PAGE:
The Roundup #40

Not much going on this week, or rather not much getting reported on. But that could have a wide variety of reasons, none of which have anything to do with the fact that the Toronto Raptors just made it to the Eastern Conference Finals (no, seriously, it didn’t).

Enough beating about the bush. Here’s this week’s roundup. Enjoy!

From Archaeology.org:

The Muscogee Creek people of Florida are working to restore their cultural traditions to their lives.

Evidence of female human sacrifice from Peru further indicates the ‘great cultural upheaval’ that was going on at the time.

Possibly the world’s oldest axe has been discovered in Australia.

A New Jersey family may have found the site where Washington and his troops camped after crossing the Delaware during the American Revolutionary War.

And a small Egyptian sarcophagus from the 6th century BC contains the remains of a fetus approximately 18 weeks old.

From the Guardian:

From artefacts discovered in a sink hole in Florida, archaeologists are reexamining the history of native peoples in Pre-Columbian America.

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The Roundup #23

Vanishing. Right. That.

Happy New Year! Here’s what I saw in the first week of 2016 to whet the archaeological appetite.

From Archaeology.org:

Evidence of the elusive Egyptian Blue has been discovered on a collection of mummy portraits from the second century AD.

Archaeologists have discovered evidence of the remains of several whaling ships lost in Alaska during a disastrous season in 1871 when more than thirty ships were lost and their crew (including women and children) had to walk over the ice to safety. The Smithsonian has also covered this particular discovery.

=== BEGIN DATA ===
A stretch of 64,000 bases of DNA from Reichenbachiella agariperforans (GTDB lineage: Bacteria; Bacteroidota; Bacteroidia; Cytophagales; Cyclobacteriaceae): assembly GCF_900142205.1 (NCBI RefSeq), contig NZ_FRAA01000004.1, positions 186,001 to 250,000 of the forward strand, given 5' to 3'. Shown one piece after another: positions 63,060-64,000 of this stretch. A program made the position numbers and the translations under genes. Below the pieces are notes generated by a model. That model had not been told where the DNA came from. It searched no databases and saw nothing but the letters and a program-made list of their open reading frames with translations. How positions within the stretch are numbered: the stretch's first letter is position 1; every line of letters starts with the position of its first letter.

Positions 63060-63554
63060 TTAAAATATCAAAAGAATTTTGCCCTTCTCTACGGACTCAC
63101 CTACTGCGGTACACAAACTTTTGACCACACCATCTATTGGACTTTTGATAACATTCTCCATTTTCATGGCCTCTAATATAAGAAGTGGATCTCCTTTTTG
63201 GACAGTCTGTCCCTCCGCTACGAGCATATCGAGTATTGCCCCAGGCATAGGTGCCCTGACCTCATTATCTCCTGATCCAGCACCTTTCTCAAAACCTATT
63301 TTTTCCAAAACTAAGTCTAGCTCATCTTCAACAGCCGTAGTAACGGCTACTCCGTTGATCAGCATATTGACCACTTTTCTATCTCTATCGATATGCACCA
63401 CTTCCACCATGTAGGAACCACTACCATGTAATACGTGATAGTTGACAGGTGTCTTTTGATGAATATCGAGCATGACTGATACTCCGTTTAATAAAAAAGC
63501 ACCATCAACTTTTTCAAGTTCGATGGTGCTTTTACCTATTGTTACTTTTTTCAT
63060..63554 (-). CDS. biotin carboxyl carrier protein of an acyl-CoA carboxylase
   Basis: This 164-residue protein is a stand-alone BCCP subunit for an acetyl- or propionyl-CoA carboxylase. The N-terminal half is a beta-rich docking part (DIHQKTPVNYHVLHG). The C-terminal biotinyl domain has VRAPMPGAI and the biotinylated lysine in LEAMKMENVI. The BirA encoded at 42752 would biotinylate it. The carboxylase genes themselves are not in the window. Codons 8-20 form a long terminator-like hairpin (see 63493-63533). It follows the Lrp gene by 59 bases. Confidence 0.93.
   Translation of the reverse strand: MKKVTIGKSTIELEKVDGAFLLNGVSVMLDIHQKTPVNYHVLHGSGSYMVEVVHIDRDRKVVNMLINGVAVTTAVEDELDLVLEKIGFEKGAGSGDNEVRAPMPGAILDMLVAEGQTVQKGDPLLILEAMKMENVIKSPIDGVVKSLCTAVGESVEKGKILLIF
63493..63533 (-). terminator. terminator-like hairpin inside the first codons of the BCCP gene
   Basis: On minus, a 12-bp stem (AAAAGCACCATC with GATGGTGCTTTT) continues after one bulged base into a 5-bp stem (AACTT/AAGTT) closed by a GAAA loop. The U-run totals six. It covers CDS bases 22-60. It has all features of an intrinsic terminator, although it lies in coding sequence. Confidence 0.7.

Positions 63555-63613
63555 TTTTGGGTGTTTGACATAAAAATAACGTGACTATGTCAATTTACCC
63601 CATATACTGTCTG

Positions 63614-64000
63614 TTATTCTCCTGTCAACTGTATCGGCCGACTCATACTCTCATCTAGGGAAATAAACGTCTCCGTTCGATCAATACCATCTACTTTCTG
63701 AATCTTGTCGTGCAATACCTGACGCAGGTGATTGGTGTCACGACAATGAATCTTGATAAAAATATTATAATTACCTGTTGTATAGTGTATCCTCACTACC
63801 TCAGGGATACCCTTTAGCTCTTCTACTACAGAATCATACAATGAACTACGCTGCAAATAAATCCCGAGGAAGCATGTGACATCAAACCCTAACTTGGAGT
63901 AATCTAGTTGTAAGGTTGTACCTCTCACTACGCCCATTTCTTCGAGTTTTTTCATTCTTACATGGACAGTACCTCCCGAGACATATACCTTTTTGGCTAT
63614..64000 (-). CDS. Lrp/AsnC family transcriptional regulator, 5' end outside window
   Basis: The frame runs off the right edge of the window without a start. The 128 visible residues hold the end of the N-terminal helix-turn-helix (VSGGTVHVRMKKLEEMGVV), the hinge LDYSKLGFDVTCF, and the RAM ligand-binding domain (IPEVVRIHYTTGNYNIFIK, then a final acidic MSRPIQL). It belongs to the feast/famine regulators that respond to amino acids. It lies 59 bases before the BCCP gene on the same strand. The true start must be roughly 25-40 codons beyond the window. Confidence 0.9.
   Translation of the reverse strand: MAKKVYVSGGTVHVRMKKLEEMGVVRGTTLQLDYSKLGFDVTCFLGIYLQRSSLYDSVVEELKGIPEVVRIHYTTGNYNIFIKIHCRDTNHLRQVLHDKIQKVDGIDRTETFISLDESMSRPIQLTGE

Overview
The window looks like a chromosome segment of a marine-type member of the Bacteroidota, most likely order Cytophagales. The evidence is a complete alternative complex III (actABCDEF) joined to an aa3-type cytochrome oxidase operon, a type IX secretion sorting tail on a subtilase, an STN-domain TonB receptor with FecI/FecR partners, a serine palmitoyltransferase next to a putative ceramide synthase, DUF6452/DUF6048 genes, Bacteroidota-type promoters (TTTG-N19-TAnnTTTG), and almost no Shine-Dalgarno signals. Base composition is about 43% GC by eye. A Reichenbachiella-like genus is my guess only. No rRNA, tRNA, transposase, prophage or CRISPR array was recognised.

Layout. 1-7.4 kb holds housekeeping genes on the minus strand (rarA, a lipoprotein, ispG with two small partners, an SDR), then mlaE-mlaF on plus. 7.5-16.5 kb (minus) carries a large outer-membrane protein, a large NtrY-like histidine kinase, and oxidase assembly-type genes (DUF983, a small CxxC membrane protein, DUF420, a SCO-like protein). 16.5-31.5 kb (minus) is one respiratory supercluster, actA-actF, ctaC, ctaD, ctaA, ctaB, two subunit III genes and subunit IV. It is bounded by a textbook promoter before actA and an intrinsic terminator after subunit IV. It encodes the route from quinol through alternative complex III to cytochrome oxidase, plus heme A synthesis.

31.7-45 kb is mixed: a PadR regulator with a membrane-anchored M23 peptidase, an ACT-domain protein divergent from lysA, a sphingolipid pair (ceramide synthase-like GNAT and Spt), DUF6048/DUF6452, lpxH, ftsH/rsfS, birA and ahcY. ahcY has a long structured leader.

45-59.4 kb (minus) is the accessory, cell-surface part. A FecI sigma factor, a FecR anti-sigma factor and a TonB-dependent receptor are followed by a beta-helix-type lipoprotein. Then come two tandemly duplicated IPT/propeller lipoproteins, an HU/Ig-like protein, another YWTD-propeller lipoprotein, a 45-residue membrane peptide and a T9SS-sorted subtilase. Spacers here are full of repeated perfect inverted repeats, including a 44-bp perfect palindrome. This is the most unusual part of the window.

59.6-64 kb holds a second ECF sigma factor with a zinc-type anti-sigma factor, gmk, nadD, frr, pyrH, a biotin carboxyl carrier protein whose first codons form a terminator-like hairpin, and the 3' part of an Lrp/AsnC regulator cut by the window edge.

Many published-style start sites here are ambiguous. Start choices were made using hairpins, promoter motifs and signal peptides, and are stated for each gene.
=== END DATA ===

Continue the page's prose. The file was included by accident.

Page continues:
The tomb of Khentkaus III, a previously unknown Egyptian queen from the 5th Dynasty, has been discovered near the pyramid complex of Pharaoh Neferefre in Abusir.

From the Smithsonian:

While excavating space for a new hotel in Alexandria, Virginia, construction workers have uncovered the remains of a Revolutionary-era ship in the mud of the Potomac River.

From the Guardian:

Every ten to fifteen years, the Canal Saint-Martin in Paris is dredged and cleaned, and the neighbours come out for the show: invariably a wide variety of detritus comes to light, and this year is no exception.

“What have the Romans ever done for us?” Monty Python may have made the phrase memorable, but it’s a going concern for archaeologists, historians, sociologists, and psychologists. Every few years, the issue of hygiene and cleanliness bubbles to the surface of the discussion, as is covered here.

And finally, from the CBC, and a story rather close to home, geographically:

A fire destroyed a major heritage building on Jarvis Street in Toronto that was once owned by the Sheard family, notably including Toronto’s First Chief Medical Examiner, a 19th century Mayor of Toronto, and several architects. The cause of the fire has yet to be determined.

The Roundup #8